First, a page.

MPs change approach to sexual assault investigations
May 17, 2012
FORT LEONARD WOOD, Mo. -- Brenda had known Tom for years. He was always willing to help with mechanical issues or heavy lifting when her husband was in the field or on deployment. Tom seemed like an ideal neighbor. Brenda would never have imagined she would be a victim of sexual assault at the hands of her trusted friend -- Tom.
While the characters in the story are fictional, sexual assault in the military -- whether it happens downrange or on American soil, whether it is a service member against a service member or a service member against a civilian -- is a very real issue.
Russell Strand, U.S. Army Military Police School Family Advocacy Law Enforcement Training Division chief, said over the past seven years, the military has made dramatic changes in how they conduct sexual assault investigations. These changes are making progress in helping victims and holding offenders accountable.
In 2005, the Army recognized the need for personnel with specialized training to deal with sexual assault cases. Since that time, CID Special Agents have received specialized sexual assault investigations training. In 2009, Strand and other national experts developed and implemented a two-week Special Victims Unit Investigations Course to train all agents who specialize in these extremely difficult and complex investigation.
Special Agent Lori Jones, SVU, 78th Military Police Detachment, Criminal Investigation Division, said using the Forensic Experiential Trauma Interviews, part of this specialized training, is a new technique being employed by Army CID special agents.
"The utilization of the FETI technique to interview victims allows us as agents to obtain psychological and physiological evidence that is critical to investigating the reported incident, without editing the victim's memory or forcing them to formulate answers that may be confabulated due to their desire and need to be believed," Jones said.
"'Just the facts, Ma'am' questions do not capture the experience of the victim, and it's critical that we understand we cannot treat them as witnesses to the crime they have experienced," Jones added.
Jones said the worst thing for a sexual assault victim is relating their experience to others often because of the feelings of shame and embarrassment that are inherent in sexual assault crimes, but the most rewarding thing about her job is that by using FETI, she knows she is not harming a victim further with outdated protocols and procedures.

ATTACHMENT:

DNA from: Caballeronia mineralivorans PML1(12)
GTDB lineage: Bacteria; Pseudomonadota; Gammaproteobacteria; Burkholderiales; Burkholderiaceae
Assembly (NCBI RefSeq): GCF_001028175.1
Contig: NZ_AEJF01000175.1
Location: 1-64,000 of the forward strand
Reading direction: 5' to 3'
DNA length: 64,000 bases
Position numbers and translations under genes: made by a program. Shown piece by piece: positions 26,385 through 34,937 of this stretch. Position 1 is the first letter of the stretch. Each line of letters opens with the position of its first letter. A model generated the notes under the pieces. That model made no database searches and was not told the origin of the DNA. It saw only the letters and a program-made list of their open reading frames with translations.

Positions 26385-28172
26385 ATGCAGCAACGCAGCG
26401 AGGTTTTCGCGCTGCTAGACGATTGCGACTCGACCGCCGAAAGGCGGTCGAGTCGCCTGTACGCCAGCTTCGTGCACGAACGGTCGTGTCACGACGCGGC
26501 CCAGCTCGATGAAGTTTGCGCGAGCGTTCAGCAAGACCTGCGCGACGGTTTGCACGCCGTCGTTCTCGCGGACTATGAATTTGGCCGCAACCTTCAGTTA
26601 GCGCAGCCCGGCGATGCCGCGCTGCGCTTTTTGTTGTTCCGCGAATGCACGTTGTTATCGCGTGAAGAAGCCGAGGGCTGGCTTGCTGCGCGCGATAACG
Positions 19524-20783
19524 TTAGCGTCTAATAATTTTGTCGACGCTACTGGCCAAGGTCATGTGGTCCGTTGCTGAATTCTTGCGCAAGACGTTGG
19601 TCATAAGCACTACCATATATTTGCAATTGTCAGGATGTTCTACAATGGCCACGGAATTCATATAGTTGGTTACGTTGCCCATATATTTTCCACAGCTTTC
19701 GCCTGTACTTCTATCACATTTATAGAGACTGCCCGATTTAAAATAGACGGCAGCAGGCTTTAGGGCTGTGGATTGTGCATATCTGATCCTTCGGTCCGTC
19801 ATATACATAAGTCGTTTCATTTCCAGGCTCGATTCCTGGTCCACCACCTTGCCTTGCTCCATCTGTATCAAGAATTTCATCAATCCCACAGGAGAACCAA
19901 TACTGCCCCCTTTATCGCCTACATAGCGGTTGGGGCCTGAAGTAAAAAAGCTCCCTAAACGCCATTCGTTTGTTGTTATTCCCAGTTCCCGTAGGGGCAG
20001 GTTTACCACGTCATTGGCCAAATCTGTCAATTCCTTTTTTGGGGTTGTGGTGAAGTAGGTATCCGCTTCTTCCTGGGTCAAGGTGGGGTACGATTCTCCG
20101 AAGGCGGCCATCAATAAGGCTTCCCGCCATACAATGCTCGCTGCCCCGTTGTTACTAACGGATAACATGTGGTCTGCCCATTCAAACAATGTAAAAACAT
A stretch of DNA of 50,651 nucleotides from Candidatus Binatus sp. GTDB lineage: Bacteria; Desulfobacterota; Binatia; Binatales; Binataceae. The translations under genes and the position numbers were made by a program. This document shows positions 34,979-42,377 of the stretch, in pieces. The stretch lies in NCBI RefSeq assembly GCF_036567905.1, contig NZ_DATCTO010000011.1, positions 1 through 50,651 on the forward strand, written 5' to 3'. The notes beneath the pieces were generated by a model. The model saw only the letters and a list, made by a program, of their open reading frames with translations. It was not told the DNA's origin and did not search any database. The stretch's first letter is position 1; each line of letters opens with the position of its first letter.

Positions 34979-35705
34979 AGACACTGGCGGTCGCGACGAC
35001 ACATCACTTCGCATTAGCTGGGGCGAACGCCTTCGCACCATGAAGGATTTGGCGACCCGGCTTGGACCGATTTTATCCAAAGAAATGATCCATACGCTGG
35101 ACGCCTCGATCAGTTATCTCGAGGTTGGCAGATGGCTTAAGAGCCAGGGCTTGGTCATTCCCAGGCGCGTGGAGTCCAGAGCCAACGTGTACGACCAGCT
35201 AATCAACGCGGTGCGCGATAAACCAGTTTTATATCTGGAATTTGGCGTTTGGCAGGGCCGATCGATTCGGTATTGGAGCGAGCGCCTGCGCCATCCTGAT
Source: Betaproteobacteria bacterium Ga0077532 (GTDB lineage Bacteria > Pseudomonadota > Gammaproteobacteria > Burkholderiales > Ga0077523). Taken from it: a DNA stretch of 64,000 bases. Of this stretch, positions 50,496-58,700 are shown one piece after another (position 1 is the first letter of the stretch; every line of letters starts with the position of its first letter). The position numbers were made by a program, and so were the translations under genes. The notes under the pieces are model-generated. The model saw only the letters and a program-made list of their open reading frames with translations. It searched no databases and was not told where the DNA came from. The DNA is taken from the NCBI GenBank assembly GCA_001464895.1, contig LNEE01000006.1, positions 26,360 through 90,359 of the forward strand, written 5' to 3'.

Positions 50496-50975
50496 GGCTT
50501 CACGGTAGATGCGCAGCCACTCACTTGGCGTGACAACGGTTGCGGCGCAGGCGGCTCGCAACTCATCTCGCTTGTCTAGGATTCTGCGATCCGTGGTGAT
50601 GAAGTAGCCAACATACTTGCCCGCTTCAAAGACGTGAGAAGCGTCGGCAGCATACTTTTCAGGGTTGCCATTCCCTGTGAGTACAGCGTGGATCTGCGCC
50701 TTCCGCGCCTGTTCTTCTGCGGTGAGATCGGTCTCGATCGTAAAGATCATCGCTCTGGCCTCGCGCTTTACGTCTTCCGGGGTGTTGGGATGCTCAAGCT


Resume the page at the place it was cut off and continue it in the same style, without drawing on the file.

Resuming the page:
Over the years, the military has been repeatedly criticized by the media and others due to the amount of sexual assault cases investigated and the military's conviction rate or lack thereof, Strand said.
"You might have seen that we are only sending about two percent of our known sex offenders to jail. Well, that is twice as good as the civilian population," she said.
Strand said most offenders do not get caught more often because victims are not willing to come forward. He believes the reason for this is sometimes the lack of trust victims have in law enforcement.
Jones added that the worst part of her job is knowing that societal perceptions of sexual assault are so skewed and false that even though she can provide a great investigative package to the trial counsel, if the panel does not understand the behavior of offenders and the effects of trauma on the victim, justice will not be served.
"This is my focus, my passion and my calling," Jones said. "I am committed to educating myself and others on offender behavior and victim experience. I believe that to enable commanders to make educated decisions when analyzing an investigation for adjudication, I have to be continually researching and providing them with the most up-to-date information."
Based on civilian national/international sexual assault prevalence, Strand said "18.9 percent reported to the (civilian) police, (but) the (civilian) police only recorded 12.6 percent," Strand said. "Why? Because they often didn't believe them, so they didn't record it."
However, the military does not have that option. Every sexual assault that is reported to military law enforcement, is recorded and investigated to the fullest extent, Strand said.
Army SVU agents investigate sexual assaults full time as well as mentor agents with less specialized training. The investigators are trained on memory and trauma, advanced victim interviews, analytical case review and investigating difficult cases.
"Sexual assault investigations should be a multi-disciplinary team approach," Jones said. "Being the installation civilian Sexual Assault Investigator, I am permanently assigned to Fort Leonard Wood, which enables me to build relationships with the installation commanders, other federal and local law enforcement agencies, hospital personnel, mental health care providers and the Staff Judge Advocate office. These relationships are often critical to the success of a sexual assault investigation."